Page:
It is worth noting that the material can start to rot if you keep it in humid conditions and that applying a finish or a layer of paint is necessary if you want to slow down the decaying process.
Pine trees are available in abundance in most parts of the world, which is the reason why they are so often used to make lumber. They also grow quickly, which makes it easy to cultivate deforested areas.
Despite their widespread availability pine lumber is more expensive than whitewood lumber, although not by much. The properties of pine lumber depend on the grade and in the United States you can choose between Select, Common, Appearance, Construction, and Stud pine grades.
Each of these grades has its own classification, so for instance within the Select grade, that is usually used to create trims or to make furniture, can be rated C or D. The Common class of pine lumber contains Standard, Finish, Premium, and Industrial sub-classes.
So, which grade of Pine lumber you’re going to choose largely depends on the purpose for which you want to use it.
- Suitable for a broad range of purposes
- Driving brad nails and all other types of nails through Pine lumber is easy
- Excellent resistance to rot and decay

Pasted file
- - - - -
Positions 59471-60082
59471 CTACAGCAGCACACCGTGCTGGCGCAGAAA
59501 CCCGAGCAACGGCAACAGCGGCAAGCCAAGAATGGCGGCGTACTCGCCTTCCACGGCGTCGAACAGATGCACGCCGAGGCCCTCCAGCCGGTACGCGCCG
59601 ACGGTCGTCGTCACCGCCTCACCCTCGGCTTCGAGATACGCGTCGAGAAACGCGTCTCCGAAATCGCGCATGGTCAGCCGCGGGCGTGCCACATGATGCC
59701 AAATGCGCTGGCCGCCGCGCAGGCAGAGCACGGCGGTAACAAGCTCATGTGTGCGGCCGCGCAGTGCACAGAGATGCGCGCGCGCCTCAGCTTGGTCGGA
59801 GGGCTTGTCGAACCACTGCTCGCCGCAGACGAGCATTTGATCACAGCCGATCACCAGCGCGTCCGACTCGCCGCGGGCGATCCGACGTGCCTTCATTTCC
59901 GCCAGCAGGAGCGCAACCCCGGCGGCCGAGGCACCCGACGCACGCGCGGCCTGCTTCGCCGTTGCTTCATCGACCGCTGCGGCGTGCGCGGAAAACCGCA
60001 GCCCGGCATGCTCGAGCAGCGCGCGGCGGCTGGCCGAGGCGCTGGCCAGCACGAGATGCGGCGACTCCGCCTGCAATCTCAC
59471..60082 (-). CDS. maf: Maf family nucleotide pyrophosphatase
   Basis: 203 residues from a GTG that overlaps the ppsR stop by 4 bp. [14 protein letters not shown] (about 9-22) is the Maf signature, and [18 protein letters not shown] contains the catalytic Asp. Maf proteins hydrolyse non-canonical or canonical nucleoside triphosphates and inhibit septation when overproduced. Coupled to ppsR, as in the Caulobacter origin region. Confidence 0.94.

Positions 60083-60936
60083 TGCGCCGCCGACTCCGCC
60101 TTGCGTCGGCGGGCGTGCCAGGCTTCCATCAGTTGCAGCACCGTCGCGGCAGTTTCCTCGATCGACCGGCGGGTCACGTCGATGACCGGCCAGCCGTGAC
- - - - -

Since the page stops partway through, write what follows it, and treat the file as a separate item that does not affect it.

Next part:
- Absorbs paint and finish quickly
- 690lbf hardness rating on the Janka scale
- Moderate impact resistance
- Beautiful creamy white color
- Relatively low amount of knots
There are 120 species of pines, but only a handful of them are used to make lumber. The vast majority of pine lumber you can find on the US market is made of Sugar Pine, Pine Ponderosa, White Pine, and Yellow Pine.
The color or the number of knots a pine board is going to have depends on the material’s grade and the Pine species used to produce the lumber. A pinewood board is usually heavier than a whitewood board because they have different densities.
Also, the number of knots you can find on a pinewood board is usually lower than on whitewood boards. The pine lumber has to meet certain requirements regarding the knot sizes to fall into one of the Select Grade categories.
That’s why a Class C pine lumber can have just one ½-inch knot on the 4-feet surface area, while Class D Pine lumber can have one-half-inch know per foot of the surface area.
Hardness and usability
Pine is a softwood, so you shouldn’t expect the same hardness level you’d get from hardwoods like red oak or maple. Even so, different types of pine lumber can be used for construction purposes or as flooring in high-traffic areas.
According to the Janka scale, pine has a 690lbf hardness rating, but you should keep in mind that all of the pine species used to manufacture lumber have different compressive strengths.
Yellow pine can hold the highest amount of pressure from the group, while sugar pine and white pine can withstand 4460PSI and 4800PSI. Pine lumber can be utilized to manufacture furniture because it has low density or used for load-bearing applications.